"I have seen the market shift over the past few years by consumers wanting ingredient transparency and for products to be both effective and formulated without chemicals of concern, and in my eyes that is clean beauty," says Burns.

Need help getting started? These places help you shop smarter:

Think Dirty App: Scan the barcode of cosmetics to find out its ingredients.

Cruelty-Free Company Search: Use this link to research cruelty-free products.

EWG SkinDeep Cosmetics Database: Research the ingredients of over 69,000 products.

Skin Cleanse: The Simple, All-Natural Program for Clear, Calm, Happy Skin: This book by Adina Grigore offers all-natural skin solutions you can find at home.

If you're still unsure, start with these clean items below:

Trades for Good hand soap

Trades for Good hand soap

We're obsessed with this sweetly smelled hand soap made with organic ingredients, that's packaged in a 100% recyclable aluminium can.


Volition celery green cream

Volition celery green cream

Celery isn't our favorite vegetable, but when it's in this oil-free face moisturizer that helps improve our overall complexion, we're all for it!


Esker oils

Esker oils

Aside from the variety of formulas for pregnant and postpartum mamas like belly oils, and clarifying, restorative and firming, these essential oils are plant-based and not super greasy so you can apply them all day without feeling sticky.


Vivaiodays rose geranium cleansing water

Vivaiodays rose geranium cleansing water

This gentle, soap-free cleansing water comprised of 98% organic rose geranium floral water is great for you and baby.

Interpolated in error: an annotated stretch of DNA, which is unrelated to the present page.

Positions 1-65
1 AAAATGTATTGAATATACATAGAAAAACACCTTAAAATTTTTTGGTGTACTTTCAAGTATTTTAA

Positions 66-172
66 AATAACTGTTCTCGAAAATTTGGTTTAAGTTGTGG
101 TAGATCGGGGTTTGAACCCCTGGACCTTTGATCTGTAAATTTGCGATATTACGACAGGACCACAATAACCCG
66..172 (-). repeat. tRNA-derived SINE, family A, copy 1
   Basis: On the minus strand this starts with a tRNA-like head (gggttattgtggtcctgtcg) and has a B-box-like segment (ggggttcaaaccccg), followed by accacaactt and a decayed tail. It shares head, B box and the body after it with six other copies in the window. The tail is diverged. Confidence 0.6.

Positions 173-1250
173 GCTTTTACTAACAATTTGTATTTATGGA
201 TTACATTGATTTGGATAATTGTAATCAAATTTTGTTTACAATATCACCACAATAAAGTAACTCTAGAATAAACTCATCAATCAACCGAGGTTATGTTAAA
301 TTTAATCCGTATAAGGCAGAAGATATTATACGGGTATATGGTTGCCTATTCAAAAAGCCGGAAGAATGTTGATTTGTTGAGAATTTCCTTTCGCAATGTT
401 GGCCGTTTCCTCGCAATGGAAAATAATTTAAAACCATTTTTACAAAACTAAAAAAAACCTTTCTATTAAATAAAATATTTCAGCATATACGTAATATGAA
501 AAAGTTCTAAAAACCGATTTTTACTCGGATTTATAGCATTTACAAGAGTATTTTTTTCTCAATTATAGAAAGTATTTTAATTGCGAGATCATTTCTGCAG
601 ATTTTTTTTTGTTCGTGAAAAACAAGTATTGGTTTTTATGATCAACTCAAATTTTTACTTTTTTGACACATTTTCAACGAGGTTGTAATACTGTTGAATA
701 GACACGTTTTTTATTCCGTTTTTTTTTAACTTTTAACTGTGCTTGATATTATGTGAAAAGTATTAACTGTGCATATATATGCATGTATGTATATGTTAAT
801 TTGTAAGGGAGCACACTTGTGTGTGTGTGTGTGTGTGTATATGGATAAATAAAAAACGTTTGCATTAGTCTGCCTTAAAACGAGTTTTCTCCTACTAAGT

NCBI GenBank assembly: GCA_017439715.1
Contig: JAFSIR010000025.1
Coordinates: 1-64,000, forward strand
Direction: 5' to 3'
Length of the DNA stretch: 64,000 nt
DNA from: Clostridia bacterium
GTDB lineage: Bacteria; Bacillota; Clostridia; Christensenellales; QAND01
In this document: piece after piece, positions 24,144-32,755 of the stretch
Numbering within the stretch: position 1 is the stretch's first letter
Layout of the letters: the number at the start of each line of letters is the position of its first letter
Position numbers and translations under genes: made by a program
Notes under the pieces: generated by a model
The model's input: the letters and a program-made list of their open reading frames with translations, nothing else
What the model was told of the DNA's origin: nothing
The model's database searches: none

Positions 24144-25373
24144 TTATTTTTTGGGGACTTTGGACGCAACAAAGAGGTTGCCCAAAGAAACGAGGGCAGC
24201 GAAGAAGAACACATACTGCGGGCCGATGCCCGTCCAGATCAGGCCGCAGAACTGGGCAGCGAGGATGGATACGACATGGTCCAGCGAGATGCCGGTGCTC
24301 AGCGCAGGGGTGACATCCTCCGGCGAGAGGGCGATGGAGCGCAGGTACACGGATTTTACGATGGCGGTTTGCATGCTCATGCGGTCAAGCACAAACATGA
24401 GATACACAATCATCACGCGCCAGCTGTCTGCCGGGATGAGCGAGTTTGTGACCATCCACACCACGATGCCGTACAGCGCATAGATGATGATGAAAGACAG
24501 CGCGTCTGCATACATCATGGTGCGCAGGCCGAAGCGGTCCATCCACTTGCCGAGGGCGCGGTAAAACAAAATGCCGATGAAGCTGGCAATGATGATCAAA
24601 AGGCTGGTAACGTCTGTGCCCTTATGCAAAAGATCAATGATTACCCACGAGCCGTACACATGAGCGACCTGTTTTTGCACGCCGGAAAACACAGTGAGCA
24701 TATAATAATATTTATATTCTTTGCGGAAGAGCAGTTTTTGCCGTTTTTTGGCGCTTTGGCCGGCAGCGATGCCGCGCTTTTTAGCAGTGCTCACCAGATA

We independently select and share the products we love—and may receive a commission if you choose to buy. You've got this.

I felt lost as a new mother, but babywearing helped me find myself again

I wish someone had told me before how special wearing your baby can be, even when you have no idea how to do it.

My first baby and I were alone in our Brooklyn apartment during a particularly cold spring with yet another day of no plans. My husband was back at work after a mere three weeks of parental leave (what a joke!) and all my friends were busy with their childless lives—which kept them too busy to stop by or check in (making me, at times, feel jealous).

It was another day in which I would wait for baby to fall asleep for nap number one so I could shower and get ready to attempt to get out of the house together to do something, anything really, so I wouldn't feel the walls of the apartment close in on me by the time the second nap rolled around. I would pack all the diapers and toys and pacifiers and pump and bottles into a ginormous stroller that was already too heavy to push without a baby in it .

Then I would spend so much time figuring out where we could go with said stroller, because I wanted to avoid places with steps or narrow doors (I couldn't lift the stroller by myself and I was too embarrassed to ask strangers for help—also hi, New Yorkers, please help new moms when you see them huffing and puffing up the subway stairs, okay?). Then I would obsess about the weather, was it too cold to bring the baby out? And by the time I thought I had our adventure planned, the baby would wake up, I would still be in my PJs and it was time to pump yet again.

Slowly, but surely, and mostly thanks to sleep deprivation and isolation, I began to detest this whole new mom life. I've always been a social butterfly. I moved to New York because I craved that non-stop energy the city has and in the years before having my baby I amassed new friends I made through my daily adventures. I would never stop. I would walk everywhere just to take in the scenery and was always on the move.

Now I had this ball and chain attached to me, I thought, that didn't even allow me to make it out of the door to walk the dog. This sucks, I would think regularly, followed by maybe I'm not meant to be a mom after all.

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Motherly editors’ 7 favorite hacks for organizing their diaper bags